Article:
In this chapter, we've looked at some of the underlying principles in designing user interfaces. We began with a look at three interface models: the users' mental model of the system (what they think is going on), the system's implementation model (what's really going on), and the manifest model (what the system shows users about what's going on).
We then looked at three categories of users: beginner, intermediate, and expert. We briefly discussed the special requirements of each category and how those requirements might be best met by the system's user interface. Finally, we examined the three cardinal rules for user interface design: putting users in charge, minimizing the memory load, and being consistent.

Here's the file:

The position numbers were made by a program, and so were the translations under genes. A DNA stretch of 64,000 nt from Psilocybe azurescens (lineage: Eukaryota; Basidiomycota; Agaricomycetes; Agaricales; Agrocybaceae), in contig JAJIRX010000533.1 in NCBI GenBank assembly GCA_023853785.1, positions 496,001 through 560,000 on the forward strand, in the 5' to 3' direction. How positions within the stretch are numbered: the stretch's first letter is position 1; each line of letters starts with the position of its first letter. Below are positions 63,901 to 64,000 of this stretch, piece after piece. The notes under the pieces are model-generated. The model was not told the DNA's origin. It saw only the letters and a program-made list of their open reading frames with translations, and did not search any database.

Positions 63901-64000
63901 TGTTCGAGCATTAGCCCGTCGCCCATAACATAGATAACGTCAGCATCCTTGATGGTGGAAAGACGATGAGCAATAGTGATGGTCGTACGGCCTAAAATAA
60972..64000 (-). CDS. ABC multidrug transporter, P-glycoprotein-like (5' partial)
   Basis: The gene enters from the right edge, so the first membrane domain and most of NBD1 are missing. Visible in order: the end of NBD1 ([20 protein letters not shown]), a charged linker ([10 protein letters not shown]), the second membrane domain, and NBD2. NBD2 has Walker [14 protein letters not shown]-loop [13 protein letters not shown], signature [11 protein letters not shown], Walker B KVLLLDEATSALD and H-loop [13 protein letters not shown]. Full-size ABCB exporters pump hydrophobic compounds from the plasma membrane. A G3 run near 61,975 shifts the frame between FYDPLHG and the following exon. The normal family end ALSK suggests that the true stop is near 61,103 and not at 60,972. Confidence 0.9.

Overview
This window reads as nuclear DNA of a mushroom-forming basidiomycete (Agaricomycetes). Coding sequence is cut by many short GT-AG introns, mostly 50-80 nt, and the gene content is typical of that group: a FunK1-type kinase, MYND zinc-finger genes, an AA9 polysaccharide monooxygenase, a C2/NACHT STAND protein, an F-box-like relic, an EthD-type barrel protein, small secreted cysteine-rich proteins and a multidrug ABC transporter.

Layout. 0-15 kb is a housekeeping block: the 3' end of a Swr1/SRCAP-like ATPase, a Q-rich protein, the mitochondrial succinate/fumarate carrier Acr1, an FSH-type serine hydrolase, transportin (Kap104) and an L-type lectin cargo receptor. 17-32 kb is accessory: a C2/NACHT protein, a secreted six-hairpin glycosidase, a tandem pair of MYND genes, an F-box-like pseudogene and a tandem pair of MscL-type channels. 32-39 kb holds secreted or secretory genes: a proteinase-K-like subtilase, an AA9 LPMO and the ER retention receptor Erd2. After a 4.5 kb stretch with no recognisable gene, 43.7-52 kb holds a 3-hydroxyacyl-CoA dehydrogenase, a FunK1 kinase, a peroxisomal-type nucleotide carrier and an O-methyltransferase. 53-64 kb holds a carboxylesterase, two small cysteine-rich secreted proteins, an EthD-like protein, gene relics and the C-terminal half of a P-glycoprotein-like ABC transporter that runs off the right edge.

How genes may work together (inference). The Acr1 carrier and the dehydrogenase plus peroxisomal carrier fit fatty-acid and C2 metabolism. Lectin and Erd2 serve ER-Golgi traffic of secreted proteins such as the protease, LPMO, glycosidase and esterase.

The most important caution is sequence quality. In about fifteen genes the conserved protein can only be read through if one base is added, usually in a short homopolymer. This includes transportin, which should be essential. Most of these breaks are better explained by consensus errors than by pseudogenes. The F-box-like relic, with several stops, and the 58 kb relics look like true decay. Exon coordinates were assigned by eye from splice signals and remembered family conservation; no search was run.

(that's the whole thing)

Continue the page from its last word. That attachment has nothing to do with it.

In the next chapter, we'll turn to the overall system architecture and look at more tangible issues in user interface design.